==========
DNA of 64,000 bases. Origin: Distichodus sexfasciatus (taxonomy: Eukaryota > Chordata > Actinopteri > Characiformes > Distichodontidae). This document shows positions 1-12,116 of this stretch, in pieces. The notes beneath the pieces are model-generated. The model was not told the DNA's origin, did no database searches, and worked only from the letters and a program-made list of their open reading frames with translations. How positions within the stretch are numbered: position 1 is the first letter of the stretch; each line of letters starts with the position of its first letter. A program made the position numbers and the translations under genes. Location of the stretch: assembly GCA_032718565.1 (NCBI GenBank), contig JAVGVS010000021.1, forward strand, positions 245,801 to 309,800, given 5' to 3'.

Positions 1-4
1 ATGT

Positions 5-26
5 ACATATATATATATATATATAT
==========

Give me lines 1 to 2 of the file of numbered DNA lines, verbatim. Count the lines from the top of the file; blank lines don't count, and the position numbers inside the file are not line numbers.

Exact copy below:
DNA of 64,000 bases. Origin: Distichodus sexfasciatus (taxonomy: Eukaryota > Chordata > Actinopteri > Characiformes > Distichodontidae). This document shows positions 1-12,116 of this stretch, in pieces. The notes beneath the pieces are model-generated. The model was not told the DNA's origin, did no database searches, and worked only from the letters and a program-made list of their open reading frames with translations. How positions within the stretch are numbered: position 1 is the first letter of the stretch; each line of letters starts with the position of its first letter. A program made the position numbers and the translations under genes. Location of the stretch: assembly GCA_032718565.1 (NCBI GenBank), contig JAVGVS010000021.1, forward strand, positions 245,801 to 309,800, given 5' to 3'.

Positions 1-4